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Why Honeywell Picked Atlanta As Its New Techology Hub

Honeywell's New Smart Building Tech Uses Intuitive Design to Improve Operations (PRNewsFoto/Honeywell) THIS CONTENT IS PROVIDED BY PRNewsfoto and is for EDITORIAL USE ONLY**
Honeywell's New Smart Building Tech Uses Intuitive Design to Improve Operations (PRNewsFoto/Honeywell) THIS CONTENT IS PROVIDED BY PRNewsfoto and is for EDITORIAL USE ONLY**
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Metro Atlanta is getting a little crowded, but in a good way. Lately, the area has steadily attracted a series of regional headquarters and IT centers. The latest, Honeywell International. 

According to a report in this week’s Atlanta Business Chronicle, the multinational conglomerate has put Atlanta at the core of its transition from a hardware to a software business with its decision to pick the city for its first North American software development center.

Morris Plains, N.J.-based Honeywell announced Sept. 12 it will invest $20 million in the first-of-its-kind software development center and relocate the headquarters of its nearly $10 billion home and building technologies division from suburban Minneapolis. The expansion will create more than 800 jobs.

Atlanta is suited for IT operations that are cost-sensitive and don’t require the elite research talent typically found in Silicon Valley or Boston, said John Boyd Jr., a Princeton, N.J.-based corporate site consultant.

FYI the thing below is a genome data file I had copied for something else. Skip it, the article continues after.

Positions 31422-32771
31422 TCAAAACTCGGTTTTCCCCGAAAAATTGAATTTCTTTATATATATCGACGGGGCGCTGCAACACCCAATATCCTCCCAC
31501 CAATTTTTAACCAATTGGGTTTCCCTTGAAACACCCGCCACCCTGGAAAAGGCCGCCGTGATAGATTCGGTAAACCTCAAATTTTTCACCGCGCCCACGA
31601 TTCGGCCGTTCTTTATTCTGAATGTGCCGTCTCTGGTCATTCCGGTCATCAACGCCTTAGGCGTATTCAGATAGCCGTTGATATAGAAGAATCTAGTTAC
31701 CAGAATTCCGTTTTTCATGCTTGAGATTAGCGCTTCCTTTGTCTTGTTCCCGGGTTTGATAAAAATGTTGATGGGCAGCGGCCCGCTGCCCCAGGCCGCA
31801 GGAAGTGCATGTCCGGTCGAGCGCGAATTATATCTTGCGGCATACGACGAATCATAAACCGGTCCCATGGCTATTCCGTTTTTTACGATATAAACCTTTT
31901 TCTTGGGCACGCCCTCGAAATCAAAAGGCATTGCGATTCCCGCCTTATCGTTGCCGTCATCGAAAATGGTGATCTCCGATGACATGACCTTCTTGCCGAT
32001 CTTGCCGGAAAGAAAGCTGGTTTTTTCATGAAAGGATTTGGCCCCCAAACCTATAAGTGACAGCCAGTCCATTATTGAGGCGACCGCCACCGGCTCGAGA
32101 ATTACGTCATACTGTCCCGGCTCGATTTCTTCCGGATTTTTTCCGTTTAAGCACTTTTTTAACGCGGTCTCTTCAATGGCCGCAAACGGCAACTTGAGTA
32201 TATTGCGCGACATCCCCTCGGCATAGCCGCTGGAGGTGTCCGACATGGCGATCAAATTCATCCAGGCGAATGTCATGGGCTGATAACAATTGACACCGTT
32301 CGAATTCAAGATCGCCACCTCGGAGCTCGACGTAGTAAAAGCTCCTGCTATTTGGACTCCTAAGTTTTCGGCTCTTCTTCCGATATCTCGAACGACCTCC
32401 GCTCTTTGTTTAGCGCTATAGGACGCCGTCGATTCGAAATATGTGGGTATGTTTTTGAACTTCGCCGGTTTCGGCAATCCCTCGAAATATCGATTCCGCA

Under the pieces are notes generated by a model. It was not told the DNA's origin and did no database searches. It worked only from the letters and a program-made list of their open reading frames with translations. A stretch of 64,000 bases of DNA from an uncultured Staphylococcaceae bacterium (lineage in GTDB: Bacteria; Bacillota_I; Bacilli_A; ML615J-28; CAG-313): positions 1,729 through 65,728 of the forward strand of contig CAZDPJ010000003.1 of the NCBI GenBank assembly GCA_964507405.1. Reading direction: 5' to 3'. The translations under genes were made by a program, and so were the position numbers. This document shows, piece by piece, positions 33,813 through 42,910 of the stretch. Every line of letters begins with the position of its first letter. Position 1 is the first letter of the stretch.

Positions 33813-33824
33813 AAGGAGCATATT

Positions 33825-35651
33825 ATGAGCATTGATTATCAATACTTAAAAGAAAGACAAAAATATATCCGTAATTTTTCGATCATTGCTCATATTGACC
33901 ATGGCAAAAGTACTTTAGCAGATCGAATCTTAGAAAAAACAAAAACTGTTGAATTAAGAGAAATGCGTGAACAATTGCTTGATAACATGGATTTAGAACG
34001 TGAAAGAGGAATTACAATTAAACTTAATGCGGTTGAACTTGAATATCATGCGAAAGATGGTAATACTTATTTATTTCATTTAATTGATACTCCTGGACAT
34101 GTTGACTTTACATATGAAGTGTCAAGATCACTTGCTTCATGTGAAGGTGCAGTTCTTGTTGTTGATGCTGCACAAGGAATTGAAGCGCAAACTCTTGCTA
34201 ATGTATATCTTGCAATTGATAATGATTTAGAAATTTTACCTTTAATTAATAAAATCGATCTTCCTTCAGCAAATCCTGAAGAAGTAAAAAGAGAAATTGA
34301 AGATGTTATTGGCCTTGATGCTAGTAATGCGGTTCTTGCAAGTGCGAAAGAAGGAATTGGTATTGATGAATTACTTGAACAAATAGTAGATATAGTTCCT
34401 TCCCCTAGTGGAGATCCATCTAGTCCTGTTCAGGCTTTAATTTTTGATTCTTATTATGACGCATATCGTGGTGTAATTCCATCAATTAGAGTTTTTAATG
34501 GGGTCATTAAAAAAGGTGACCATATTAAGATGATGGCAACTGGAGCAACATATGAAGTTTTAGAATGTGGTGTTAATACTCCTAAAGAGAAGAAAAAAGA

“Atlanta is regarded as a premier labor market for IT skill sets,” Boyd said.

Atlanta has become a magnet for software talent in the last few years, “especially the next-generation software talent,” said Krishna Mikkilineni, a Honeywell senior vice president. “As some of the other markets really become overheated, we will probably in Atlanta continue to get a lot more people.”

Atlanta’s infrastructure, talent and industry ecosystem is making it irresistible to companies bulking up their technology operations. Honeywell picked Atlanta “because we thought the diversity, the technological innovations and the ecosystem … [makes it] clearly the place for us to grow,” Mikkilineni said.

Honeywell joins a wave of Fortune 500 companies bringing technology centers to Atlanta to tap into the rich vein of talent and research that is Georgia Tech.

GE Digital picked Midtown for its North American IT headquarters — a project that could bring more than 400 jobs. General Motors planted a technology development center in Roswell, Georgia that employs more than 1,000. This summer, Keysight Technologies announced a 250-job software development center at Tech Square. Others such as NCR Corp., Southern Co. and The Home Depot Inc. have opened innovation centers.

Urvaksh Karkaria covers technology for Atlanta Business Chronicle.

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